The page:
Users operating WTRUs in an 802.11b network may wish to handover to an alternative system for a variety of reasons. For example, a WTRU may be going out of range of the 802.11b network or a user may want a higher level of security/quality of service (QoS) that is available with an alternative system such as a PLMN, for example. Furthermore, a user may want to handover because of the relative cost of an alternative system versus a WLAN, or may want to utilize the services of an alternative system that are not available on the WLAN in which the user is operating.
 Regardless of the reason, handing over to an alternative technology 12, 14, 15 requires information about the availability of the alternative technologies 12, 14, 15 in the area. Pursuant to the present invention, handover information is broadcast in the WLAN 10 so that WTRUs receive the required handover information without having to perform their own search. From the handover information received by the WTRUs, the WTRUs may decide which of the available alternative technologies 12, 14, 15 with which to interact.
 WLANs typically provide management information to WTRUs in the form of beacons. Referring now to FIG. 2, a prior art beacon frame structure is shown and indicated generally with reference numeral 20. The beacon 20 includes a timestamp 22 which is used by WTRUs to update their local clocks thereby enabling synchronization between all WTRUs associated with a particular AP. Also included is a beacon interval 24. The beacon interval 24 represents the amount of time between beacon transmissions, allowing WTRUs to be in a sleep mode between transmissions.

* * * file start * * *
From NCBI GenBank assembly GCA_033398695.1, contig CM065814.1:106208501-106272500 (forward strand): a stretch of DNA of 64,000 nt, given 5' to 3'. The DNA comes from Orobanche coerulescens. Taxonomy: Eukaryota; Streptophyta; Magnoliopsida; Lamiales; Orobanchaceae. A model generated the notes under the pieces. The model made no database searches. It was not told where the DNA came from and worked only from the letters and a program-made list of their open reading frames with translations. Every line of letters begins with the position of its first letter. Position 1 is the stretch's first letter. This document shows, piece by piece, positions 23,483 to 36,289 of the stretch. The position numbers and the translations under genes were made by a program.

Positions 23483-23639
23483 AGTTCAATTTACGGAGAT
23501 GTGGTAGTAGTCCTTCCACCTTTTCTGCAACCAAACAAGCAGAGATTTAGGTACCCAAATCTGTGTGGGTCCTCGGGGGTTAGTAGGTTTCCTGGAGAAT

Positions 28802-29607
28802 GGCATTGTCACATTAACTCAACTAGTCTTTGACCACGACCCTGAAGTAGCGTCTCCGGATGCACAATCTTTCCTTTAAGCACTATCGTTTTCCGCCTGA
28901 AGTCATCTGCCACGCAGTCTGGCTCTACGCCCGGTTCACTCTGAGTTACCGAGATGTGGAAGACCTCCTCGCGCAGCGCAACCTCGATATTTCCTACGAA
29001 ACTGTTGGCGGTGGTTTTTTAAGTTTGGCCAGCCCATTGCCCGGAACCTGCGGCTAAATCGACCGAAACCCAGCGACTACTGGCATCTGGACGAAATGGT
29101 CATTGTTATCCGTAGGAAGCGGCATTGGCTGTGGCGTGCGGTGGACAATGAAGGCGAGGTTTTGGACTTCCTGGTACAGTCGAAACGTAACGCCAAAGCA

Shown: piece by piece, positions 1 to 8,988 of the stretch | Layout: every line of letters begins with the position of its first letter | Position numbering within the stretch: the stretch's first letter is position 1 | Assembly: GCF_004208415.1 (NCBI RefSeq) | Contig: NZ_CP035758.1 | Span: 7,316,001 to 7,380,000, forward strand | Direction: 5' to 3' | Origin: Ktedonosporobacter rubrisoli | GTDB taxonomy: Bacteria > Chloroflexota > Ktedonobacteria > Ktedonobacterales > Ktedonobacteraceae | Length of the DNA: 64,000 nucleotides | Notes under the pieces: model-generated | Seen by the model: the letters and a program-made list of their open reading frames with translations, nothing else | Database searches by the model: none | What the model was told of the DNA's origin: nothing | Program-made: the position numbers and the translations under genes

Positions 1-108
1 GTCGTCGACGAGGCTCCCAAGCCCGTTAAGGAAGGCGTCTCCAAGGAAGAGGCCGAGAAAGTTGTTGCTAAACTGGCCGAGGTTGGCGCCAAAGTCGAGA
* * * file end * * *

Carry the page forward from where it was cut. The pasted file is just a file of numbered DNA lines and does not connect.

The capability information 26 provides requirements that must be met by WTRUs wishing to belong to particular WLANs. The service set identifier (SSID) 28 identifies the WLAN. Typically, before associating with a particular WLAN, a WTRU must have the same SSID 28 as the AP through which the WTRU will access the WLAN.
 The supported rates 30 indicates the data rates that a particular WLAN supports. For example, where an 802.11b enabled WTRU accesses a WLAN that only supports data rates lower than 11 Mbps, the WTRU will comply with this restriction and limit transmissions to below 11 Mbps.
 Beacons typically include information about specific signaling methods in the form of various parameter sets 32, 34, 36, 38 as also included in beacon 20. Typically, parameter sets include frequency hopping (FH) 32, direct sequence spread sprectrum (DS) 34, carrier frequency (CF) 36, and Infrastructure Basic Service Set (IBSS) 38 information. As previously explained, with active scanning, a TIM 40 is provided. The TIM 40 is periodically sent to identify which WTRUs in sleep mode have data frames waiting for them in an AP's buffer.
 The prior art beacon frame structure 20 does not include information regarding handover. However, the prior art beacon frame structure 20 may be adapted so that additional information elements present in such structures 20 are used for broadcasting handover information about available alternative systems. Referring now to FIG. 3, information 50 regarding available alternative technologies (i.e. alternative system information) is provided within a beacon frame to enable WTRUs to interact with available alternative systems, as desired. For a particular available alternative system for which information is broadcast, the information 50 preferably includes: the type of network (GSM, GPRS, CDMA 2000, UMTS FDD, UMTS TDD, 802.11a, 802.11b, 802.15, 802.16, Bluetooth, etc.), network identity, cell descriptions for surrounding cells, and services offered by the alternative system.
 More specifically, with respect to network identity, an indication of the service provider is provided. With respect to the description of surrounding cells, the information preferably includes frequency, channel number, and cell identity related to the specific technology type. For example, in the case of GSM/GPRS systems, the cell identity information will typically include a base station identification code (BSIC). With respect to the services that are offered by the alternative system, the information 50 may also include indications of whether the alternative system offers, for example, an IP Multimedia System (IMS), a short message service (SMS), a multimedia messaging service (MMS), etc.